The document itself appears to explain why so few people were involved in its development, by way of a discussion on the difference between a “representative” and “design” strategy. A representative strategy, it states, “is often used when a solution to a problem already exists, and when affirmation of stakeholder values or current practices supersedes the need for change.”
A design strategy, meanwhile, “is more useful when there is a need to create a new policy solution.” In that case, “a small design team is assembled with the goal of rapidly creating a viable design prototype.”
Legislative leaders said they had gotten wind, secondhand, of discussions of a statewide school district, but then been reassured by French that conversations were entirely theoretical and would not be brought forward during the legislative session.
Rep. Kate Webb, D-Shelburne, the new chair of the House Education committee, said French had characterized the conversations as “futuristic thinking.”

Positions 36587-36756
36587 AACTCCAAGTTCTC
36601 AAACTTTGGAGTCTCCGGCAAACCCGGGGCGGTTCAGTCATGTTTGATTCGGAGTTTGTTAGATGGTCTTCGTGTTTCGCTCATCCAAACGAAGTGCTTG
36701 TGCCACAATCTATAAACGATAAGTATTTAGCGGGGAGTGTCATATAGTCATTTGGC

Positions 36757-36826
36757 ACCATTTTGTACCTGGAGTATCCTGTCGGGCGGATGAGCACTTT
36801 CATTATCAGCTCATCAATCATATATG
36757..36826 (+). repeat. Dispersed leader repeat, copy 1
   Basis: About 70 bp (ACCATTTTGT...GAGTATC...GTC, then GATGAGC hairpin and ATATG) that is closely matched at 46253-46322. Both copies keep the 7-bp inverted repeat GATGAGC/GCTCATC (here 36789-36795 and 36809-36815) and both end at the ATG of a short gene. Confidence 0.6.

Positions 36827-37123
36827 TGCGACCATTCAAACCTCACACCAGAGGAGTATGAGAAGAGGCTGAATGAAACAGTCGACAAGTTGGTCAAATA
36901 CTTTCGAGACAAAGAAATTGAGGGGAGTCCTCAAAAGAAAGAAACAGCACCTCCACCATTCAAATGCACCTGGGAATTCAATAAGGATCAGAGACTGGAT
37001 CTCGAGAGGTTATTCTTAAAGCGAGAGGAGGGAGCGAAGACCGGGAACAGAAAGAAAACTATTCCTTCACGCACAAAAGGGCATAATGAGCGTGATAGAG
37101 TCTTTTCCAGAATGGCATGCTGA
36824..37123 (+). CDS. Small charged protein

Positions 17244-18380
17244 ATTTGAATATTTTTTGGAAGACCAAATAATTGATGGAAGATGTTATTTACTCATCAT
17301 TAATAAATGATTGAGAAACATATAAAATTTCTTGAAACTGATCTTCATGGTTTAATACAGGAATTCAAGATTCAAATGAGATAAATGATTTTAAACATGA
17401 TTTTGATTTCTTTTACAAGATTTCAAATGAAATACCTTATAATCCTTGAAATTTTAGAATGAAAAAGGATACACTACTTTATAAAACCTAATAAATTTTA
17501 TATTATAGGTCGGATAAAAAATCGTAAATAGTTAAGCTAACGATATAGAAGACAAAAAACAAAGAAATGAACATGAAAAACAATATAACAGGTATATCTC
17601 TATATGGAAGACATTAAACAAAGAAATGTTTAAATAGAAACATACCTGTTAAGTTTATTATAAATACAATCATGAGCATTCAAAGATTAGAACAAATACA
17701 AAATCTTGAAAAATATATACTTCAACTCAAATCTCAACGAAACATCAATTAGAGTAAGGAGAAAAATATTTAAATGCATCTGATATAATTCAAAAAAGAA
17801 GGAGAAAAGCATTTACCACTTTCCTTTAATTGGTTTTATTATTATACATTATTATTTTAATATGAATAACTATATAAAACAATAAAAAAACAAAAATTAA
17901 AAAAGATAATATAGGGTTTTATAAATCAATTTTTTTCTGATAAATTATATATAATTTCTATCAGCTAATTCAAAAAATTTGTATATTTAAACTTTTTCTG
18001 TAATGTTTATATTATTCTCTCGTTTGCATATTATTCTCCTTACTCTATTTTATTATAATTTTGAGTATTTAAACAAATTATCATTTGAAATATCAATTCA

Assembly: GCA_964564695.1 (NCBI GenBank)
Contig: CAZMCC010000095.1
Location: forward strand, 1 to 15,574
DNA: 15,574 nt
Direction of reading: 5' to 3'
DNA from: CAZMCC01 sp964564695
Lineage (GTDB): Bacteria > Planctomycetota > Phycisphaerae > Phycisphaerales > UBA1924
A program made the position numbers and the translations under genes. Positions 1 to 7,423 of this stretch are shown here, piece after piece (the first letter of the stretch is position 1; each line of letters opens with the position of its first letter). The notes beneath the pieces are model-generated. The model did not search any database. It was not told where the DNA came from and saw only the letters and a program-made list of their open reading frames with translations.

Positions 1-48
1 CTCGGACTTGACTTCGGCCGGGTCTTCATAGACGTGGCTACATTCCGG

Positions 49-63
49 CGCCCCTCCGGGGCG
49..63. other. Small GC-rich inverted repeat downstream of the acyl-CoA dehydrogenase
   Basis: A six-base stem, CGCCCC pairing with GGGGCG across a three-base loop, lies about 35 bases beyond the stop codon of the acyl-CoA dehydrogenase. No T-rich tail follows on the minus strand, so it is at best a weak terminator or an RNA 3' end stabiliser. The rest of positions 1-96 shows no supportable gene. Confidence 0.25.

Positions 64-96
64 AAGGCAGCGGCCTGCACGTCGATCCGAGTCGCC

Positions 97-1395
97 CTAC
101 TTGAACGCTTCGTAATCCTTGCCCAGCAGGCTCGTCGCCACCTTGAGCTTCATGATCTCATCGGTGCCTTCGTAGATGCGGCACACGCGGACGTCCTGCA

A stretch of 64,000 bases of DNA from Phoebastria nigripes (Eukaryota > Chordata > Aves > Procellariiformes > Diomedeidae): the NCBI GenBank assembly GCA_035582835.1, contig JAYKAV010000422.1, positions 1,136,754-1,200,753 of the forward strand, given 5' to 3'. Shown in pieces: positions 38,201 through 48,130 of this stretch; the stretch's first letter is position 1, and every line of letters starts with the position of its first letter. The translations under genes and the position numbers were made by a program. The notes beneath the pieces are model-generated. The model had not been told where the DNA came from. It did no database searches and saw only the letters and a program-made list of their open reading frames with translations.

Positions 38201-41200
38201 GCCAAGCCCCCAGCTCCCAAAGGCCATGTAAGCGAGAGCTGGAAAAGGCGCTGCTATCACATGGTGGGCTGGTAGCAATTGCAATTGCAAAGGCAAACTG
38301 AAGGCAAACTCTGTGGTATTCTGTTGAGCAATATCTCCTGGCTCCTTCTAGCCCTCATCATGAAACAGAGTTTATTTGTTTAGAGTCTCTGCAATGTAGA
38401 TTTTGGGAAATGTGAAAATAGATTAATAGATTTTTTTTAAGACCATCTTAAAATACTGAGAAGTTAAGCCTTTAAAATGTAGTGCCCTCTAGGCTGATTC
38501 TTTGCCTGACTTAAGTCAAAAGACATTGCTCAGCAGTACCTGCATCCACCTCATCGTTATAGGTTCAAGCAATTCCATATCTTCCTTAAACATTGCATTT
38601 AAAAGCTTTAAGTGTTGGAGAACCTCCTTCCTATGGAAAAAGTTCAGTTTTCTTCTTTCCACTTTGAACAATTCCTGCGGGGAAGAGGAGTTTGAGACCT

“It wasn’t anything that he was interested in pursuing at this point,” she said.
Webb said she had heard a white paper existed on the subject but that she hadn’t seen it or had access to it.
“The secretary is really thinking about a future of education. I guess it would be my hope that it would be a very distant future,” she added.
Sen. Phil Baruth, D/P-Chittenden, the chair of the Senate Education committee, also said he had been assured that a statewide school district was, at this point, simply a “thought experiment.”
“He’s new. He’s trying his best to think things through from the beginning, as opposed to coming in and just patching up the tires. So I give him credit for that,” he said.Page 1 of 10
ACT 46 Forced Merger Update.
Based on the recent ACT 46 lawsuit development the January 29th, Town meeting will be canceled. The lawsuit has given us a minimum extension of 5 weeks. This lawsuit has 32+ districts named as the Plaintiffs against the State Board of Education. The Below email was sent to me today.
Hello All –